Anyway, back to reality for a bit...

Over the weekend I edited the basics of the videos together and sent them to Andy to see about inserting a decent title page for the product before the video. The edit so far is pretty good, the close-up inserts work well, even when we haven't quite captured everything perfectly (my own mistakes, sometimes in the close ups I have Andy C holding things in the wrong hands) but I've been able to use what we got right and it all gels together. The videos aren't live yet, I'll put a link up here when they are, purely for the curious, or for those needing to get a seal for their shower screen door!

Final Cut Pro X

I've been using Final Cut Express for a while now. I'm comfortable with it and although I've certainly not mastered anything I can use it with relative ease and speed. I enjoy FCE. It's great! If you're not familiar with editing systems, Final Cut Express is the consumer program, Final Cut Pro is the professional program. Final Cut Pro and several add-ons are sold in one package, called Final Cut Studio. These are prohibitively expensive for someone like me. But Final Cut Express has everything I need in a video editing program and more.

But there are problems. One of the biggest bugbears I have with the program is a long-standing bug whereby it exports your video at an increased brightness because of a flaw with the way the program understands your display gamma. This has gone unfixed, by either Apple or by clever third party coders for a long time. It even gave me grief when putting together the shower seal videos, I had to finalise the video, change the gamma settings to all clips to make the whole video darker, then export it and let the gamma bug brighten everything up again. It's not an ideal way to work and it could be costing me a little video quality.

Last summer Apple released a brand new rebuilt Final Cut Pro. It's a biggie. It's not an update but a complete rebuild. In fact, they have rebuilt it in the image of iMovie, the free video editor that comes with your Mac OS. This caused big ripples and a lot of concern. The new Final Cut Pro is very swish, very functional, and possibly a bit more user friendly than previous Final Cuts. But many people had spent years with the previous incarnation of Final Cut and they feel that they are being sold out to the consumer market. But Apple are listening, at least a little, and are adding new features with each update, bringing this new Final Cut Pro more in line with what people want or need.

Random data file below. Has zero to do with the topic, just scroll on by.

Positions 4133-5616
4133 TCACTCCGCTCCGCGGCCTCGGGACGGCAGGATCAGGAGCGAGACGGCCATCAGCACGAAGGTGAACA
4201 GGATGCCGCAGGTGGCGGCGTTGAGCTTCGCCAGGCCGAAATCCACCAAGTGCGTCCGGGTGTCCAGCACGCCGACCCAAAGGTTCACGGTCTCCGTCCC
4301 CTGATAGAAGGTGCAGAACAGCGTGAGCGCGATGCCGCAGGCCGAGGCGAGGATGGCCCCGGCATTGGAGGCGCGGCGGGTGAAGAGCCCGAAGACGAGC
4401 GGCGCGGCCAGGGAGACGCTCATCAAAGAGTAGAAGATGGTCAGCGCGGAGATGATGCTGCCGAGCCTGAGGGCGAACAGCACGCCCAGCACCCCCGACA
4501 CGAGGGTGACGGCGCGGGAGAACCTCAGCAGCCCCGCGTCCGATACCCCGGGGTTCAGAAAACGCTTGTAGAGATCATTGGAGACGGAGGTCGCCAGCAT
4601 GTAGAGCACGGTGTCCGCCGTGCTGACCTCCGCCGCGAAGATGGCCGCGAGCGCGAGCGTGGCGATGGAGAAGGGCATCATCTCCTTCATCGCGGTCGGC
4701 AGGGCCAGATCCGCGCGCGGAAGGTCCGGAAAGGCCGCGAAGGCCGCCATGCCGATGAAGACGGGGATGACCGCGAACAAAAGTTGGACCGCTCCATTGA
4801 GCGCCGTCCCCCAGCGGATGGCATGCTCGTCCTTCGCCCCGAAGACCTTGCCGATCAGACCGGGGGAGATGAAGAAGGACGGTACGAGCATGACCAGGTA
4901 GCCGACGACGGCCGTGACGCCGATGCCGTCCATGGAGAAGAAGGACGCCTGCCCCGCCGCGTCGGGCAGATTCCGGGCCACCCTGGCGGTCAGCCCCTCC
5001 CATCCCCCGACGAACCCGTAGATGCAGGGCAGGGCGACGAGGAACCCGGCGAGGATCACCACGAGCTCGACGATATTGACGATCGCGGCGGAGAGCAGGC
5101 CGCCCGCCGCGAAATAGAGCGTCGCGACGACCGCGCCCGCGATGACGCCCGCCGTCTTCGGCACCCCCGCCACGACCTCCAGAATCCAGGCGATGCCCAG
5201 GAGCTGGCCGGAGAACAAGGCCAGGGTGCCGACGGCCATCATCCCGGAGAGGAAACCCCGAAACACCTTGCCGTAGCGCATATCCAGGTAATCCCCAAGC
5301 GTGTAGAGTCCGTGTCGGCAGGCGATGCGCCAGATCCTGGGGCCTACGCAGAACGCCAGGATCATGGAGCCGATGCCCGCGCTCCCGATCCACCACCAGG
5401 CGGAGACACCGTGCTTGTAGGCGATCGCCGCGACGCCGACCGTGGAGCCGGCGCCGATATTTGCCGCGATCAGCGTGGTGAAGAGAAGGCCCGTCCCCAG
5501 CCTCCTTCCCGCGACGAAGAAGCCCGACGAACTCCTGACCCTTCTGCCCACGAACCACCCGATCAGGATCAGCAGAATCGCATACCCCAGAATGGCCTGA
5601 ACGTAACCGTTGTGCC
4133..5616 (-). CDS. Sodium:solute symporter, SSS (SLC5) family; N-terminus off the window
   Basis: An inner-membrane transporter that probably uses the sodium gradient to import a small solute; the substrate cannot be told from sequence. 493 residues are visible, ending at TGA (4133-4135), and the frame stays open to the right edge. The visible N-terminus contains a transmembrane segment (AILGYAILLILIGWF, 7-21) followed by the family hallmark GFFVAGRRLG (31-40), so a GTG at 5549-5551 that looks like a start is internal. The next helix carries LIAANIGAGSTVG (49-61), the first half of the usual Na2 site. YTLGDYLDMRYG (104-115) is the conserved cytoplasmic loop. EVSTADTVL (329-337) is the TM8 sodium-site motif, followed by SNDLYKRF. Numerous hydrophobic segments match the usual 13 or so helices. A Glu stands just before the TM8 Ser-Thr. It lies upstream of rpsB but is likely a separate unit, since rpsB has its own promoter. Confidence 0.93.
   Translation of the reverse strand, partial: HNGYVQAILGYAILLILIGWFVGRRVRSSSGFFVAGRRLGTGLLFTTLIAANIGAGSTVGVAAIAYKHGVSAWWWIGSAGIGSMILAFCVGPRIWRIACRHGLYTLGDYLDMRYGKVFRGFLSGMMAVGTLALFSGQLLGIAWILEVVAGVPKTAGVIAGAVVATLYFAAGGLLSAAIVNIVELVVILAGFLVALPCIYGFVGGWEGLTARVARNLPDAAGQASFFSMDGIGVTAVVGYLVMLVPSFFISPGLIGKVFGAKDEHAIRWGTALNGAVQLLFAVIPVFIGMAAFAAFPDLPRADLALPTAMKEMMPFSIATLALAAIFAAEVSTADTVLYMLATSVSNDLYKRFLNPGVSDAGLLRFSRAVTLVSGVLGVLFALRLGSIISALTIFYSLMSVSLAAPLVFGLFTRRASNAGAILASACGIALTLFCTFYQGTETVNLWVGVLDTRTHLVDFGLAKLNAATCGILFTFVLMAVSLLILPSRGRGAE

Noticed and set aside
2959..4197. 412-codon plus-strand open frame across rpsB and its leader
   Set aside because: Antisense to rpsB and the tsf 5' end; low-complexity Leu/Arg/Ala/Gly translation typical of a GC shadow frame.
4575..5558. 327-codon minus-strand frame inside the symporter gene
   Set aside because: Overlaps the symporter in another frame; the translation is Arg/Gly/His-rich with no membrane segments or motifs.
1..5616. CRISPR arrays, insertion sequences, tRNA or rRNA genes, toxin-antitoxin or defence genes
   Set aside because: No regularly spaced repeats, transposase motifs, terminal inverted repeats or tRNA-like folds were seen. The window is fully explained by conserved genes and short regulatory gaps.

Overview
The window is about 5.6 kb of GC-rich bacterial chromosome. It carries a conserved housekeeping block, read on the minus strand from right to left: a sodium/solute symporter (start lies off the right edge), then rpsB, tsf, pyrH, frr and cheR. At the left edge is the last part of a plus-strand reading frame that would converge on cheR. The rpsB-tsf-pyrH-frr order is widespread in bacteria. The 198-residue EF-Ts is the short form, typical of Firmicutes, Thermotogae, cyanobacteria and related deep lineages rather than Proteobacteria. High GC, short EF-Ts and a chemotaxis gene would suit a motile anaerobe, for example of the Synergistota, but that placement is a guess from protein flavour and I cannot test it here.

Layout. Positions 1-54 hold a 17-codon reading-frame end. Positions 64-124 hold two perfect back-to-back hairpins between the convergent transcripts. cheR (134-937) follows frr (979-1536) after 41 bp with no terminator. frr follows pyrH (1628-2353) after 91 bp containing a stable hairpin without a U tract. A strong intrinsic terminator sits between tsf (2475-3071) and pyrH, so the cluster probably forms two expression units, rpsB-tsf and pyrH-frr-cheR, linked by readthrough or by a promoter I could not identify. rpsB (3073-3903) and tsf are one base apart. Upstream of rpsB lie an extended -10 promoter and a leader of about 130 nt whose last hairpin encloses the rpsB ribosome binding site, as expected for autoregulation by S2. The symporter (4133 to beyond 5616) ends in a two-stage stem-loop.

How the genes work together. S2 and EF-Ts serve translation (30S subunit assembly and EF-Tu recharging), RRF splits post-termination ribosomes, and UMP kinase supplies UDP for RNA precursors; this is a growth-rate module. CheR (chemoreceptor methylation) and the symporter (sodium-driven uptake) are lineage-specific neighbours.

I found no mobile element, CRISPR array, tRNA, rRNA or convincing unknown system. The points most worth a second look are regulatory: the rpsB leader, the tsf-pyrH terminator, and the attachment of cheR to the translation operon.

But why is this important? I use the (relatively) cheap Final Cut Express. Well, Apple have also retired any future editions of Final Cut Express. It's Pro, or it's back to iMovie. Or of course stick with Express but without support.

Luckily for me, this new, fancy edition of Final Cut Pro is a slice of the price of previous editions at £200. It's digital download only, you cannot buy it at a physical store. Some purists are up in arms about it, but to be honest, I've been reading up on it, and it still does everything I need, even if I just need to learn to do it in a slightly different way. Plus I'm sincerely hoping that this gamma shift problem has finally been fixed by a complete rebuild. From what I have read online, I am hopeful.

I think I might have to take the plunge. If doing some more videos with Andy for his clients leads to a little bit of money, then I can consider it an investment. Final Cut Express is going to fade into obscurity and if I can finally get a fix to this goddamned gamma shift.